4. Practice Self-Care.
Staying fit requires you to pay attention to your personal needs. Sleep, good nutrition, regular exercise and activities that offer a chance for you to relax and also experience joy help you to stay in shape physically, mentally and emotionally.
Consider practicing self-compassion and forgiveness and prioritize your well-being to better manage your mental health struggles. If self-compassion is a new term for you, it means to be kind and forgiving to yourself, and avoid negative self-talk. Treat yourself as you would a friend and offer yourself compassion and patience. It’s human nature to make mistakes and feel the need to express difficult emotions.
5. Seek Professional Help.
If you are struggling with mental health challenges that are affecting your daily life, seeking professional help is an important step towards finding hope and healing. While seeking help may feel scary or overwhelming, it is a brave and necessary step towards improving your mental health and overall well-being.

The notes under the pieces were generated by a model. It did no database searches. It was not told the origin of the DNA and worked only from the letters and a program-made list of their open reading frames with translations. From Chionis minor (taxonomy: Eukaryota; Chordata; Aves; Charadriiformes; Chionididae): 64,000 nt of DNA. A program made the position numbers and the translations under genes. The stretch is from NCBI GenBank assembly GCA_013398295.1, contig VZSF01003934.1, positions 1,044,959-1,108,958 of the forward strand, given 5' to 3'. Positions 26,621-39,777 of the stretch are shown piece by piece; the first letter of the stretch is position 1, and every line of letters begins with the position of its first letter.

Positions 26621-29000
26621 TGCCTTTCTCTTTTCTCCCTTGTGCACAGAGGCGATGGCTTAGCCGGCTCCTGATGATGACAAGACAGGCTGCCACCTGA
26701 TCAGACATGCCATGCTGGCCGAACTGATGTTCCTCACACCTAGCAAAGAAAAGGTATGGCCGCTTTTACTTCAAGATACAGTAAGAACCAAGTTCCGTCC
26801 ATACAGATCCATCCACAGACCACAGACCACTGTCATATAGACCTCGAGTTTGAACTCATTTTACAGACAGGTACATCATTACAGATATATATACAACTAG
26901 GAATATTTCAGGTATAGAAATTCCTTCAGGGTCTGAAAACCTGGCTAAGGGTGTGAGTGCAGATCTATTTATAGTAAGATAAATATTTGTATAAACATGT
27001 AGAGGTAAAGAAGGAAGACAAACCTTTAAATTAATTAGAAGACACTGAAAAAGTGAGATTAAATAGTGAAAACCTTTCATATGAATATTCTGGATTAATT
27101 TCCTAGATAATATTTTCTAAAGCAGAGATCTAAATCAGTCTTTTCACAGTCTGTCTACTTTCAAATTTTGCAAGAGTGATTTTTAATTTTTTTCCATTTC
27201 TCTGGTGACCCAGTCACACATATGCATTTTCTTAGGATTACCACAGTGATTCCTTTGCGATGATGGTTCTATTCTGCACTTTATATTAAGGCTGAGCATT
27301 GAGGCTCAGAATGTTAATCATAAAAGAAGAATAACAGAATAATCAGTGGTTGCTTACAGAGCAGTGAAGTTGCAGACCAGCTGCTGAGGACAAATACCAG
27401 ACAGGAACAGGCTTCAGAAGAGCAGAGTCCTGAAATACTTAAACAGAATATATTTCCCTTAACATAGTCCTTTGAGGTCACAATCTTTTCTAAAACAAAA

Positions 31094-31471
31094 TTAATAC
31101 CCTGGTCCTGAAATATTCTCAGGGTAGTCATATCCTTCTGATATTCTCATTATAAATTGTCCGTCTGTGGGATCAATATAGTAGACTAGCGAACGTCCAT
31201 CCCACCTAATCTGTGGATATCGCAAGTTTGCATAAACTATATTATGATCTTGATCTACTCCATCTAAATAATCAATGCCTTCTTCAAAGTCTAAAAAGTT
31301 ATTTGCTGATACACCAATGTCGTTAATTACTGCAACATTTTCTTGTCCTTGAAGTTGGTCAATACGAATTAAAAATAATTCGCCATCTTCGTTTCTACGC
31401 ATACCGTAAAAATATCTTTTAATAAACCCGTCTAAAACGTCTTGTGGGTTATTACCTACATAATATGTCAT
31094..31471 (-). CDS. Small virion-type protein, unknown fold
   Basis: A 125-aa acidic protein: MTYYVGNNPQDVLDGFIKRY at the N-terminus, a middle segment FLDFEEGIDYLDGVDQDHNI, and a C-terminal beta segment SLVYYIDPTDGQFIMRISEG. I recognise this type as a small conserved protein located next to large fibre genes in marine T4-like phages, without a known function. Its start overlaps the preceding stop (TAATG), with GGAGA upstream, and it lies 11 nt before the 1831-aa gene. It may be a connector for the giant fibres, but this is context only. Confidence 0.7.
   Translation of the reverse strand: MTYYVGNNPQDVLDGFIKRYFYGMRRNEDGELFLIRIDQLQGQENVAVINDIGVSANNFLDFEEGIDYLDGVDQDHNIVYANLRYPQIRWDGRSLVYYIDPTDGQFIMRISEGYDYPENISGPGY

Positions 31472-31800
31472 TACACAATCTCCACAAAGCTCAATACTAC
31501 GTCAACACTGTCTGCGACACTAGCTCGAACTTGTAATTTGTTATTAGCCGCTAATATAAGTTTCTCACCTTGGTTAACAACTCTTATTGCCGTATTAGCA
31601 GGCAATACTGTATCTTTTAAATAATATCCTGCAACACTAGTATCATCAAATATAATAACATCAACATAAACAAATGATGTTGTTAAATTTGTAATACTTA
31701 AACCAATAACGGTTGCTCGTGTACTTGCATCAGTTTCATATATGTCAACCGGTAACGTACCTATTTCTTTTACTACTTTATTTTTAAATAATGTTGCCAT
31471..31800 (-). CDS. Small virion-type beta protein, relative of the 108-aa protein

There are several types of mental health professionals that you may consider seeking help from. When seeking professional help, it’s important to find a mental health professional who is trained and experienced in treating your specific mental health challenges. It’s also important to find a mental health professional who you feel comfortable talking to and who you trust.
Your primary care physician may be able to provide a referral to a mental health professional, or you can search for mental health professionals in your area using online directories or referrals from friends and family.
6. Utilize Faith-Based Resources.